The PC market is now mature with the – slowly declining – worldwide installed base of around 860 million being kept level through shipments of between 55k and 60k per quarter. My Figure above shows the quarterly growth rates of the installed base, revenues (in constant dollars) and unit shipments from 2004 to 2019.
Despite predictions that smart phones and tablets would kill the market, the leading suppliers continue to flourish – in some cases due to market consolidation by taking over manufacturing of machines from smaller vendors deciding to give up. In the last year:
HP Inc. was the market leader in terms of revenue thanks to its full portfolio of products including more expensive workstations and other high-end machines. HP’s PC business has done particularly well since the company split into Inc. and Enterprise companies in 2015.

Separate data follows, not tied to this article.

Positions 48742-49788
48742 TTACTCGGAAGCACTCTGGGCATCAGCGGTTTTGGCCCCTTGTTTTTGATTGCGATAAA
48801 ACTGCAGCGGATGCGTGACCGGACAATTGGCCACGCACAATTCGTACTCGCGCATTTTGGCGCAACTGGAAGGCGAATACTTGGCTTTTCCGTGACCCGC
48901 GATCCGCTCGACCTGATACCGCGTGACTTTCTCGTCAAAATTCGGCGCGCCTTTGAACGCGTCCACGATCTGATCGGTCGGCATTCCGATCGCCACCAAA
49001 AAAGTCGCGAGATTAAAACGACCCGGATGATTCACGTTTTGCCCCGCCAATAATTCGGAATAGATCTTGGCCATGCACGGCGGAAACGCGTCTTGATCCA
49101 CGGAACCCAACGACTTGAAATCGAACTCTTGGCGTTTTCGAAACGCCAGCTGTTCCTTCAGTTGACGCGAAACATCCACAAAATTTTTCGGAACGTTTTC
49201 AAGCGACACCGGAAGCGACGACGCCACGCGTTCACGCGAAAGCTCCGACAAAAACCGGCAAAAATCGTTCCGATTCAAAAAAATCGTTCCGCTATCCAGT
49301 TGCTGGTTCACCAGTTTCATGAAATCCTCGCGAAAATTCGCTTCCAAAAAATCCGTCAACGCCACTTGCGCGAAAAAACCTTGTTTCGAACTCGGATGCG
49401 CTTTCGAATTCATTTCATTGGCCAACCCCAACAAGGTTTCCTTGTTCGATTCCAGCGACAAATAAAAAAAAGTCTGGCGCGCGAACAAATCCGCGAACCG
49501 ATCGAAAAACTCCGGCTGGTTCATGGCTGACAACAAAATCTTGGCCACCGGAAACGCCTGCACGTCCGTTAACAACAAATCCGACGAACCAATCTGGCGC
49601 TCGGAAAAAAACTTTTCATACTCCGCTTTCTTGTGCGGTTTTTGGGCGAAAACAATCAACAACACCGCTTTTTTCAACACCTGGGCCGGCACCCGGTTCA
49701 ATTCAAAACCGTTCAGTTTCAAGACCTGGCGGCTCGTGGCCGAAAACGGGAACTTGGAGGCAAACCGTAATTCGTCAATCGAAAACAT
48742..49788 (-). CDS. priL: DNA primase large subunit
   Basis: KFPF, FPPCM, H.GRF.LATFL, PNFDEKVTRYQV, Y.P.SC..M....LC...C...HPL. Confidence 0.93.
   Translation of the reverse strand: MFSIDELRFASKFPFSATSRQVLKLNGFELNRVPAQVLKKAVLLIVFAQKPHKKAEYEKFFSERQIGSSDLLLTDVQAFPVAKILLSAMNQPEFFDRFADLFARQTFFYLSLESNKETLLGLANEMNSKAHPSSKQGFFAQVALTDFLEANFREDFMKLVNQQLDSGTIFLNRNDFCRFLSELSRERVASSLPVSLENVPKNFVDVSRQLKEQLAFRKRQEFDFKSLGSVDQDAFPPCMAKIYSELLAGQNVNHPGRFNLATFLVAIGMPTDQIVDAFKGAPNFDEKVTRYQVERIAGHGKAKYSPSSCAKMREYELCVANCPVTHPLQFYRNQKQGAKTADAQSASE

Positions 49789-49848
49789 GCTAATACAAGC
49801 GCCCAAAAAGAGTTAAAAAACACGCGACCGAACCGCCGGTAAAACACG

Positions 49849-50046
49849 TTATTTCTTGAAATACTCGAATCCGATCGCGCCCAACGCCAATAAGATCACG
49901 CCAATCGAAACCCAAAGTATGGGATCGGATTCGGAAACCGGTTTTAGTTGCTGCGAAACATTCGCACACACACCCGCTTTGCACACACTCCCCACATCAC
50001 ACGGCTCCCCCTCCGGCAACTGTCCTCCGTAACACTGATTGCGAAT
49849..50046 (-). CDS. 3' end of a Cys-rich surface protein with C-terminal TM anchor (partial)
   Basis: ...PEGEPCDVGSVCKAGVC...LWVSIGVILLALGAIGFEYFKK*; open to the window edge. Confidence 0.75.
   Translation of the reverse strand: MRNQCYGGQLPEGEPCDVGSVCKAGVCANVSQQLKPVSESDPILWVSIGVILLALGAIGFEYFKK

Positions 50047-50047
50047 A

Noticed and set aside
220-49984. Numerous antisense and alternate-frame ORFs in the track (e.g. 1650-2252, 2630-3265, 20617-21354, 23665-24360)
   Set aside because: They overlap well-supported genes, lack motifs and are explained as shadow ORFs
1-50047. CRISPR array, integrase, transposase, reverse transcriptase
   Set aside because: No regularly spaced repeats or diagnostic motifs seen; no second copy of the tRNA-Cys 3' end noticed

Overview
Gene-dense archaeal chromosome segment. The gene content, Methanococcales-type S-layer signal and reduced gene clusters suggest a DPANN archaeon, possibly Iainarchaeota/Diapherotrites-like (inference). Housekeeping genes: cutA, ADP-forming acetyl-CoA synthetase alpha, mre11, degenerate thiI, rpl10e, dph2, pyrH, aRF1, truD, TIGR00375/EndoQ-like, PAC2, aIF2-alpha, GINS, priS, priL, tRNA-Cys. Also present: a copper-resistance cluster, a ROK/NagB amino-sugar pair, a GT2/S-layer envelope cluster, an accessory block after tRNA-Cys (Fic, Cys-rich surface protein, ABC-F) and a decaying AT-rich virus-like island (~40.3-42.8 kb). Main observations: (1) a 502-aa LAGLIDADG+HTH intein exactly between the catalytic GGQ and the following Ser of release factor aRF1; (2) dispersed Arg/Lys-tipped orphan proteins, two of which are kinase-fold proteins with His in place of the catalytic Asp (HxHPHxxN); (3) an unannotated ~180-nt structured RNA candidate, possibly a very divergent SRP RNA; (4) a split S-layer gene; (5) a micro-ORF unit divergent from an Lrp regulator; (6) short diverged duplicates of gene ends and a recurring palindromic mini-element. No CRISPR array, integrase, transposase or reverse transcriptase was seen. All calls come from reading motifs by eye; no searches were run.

Lenovo was the market leader in terms of unit shipments and installed base. Unlike some other Chinese suppliers Lenovo has built its business mainly through acquisitions, including IBM’s PC division, Medion in Germany and CCE in Brazil; as well as by taking over PC manufacturing from Fujitsu and NEC.
Dell was in third position in all three measurements. Arguably it has done less well than HP Inc. since its decision to become a private company and then acquiring EMC. Its organisational changes have been more favourable its server business.
Samsung and Apple were in fourth and fifth positions in the year – they have very different strategies with Samsung producing a wide range of standard products and Apple pursuing a high-end strategy and being the only significant vendor with its own operating system, even if its products are based on the same x86 processors as other vendors. My Figure above shows a market breakdown by form factor with market shares for laptops and desktops. It demonstrates the fact that the leading suppliers have wide portfolios with similar shares in both of the major form factors.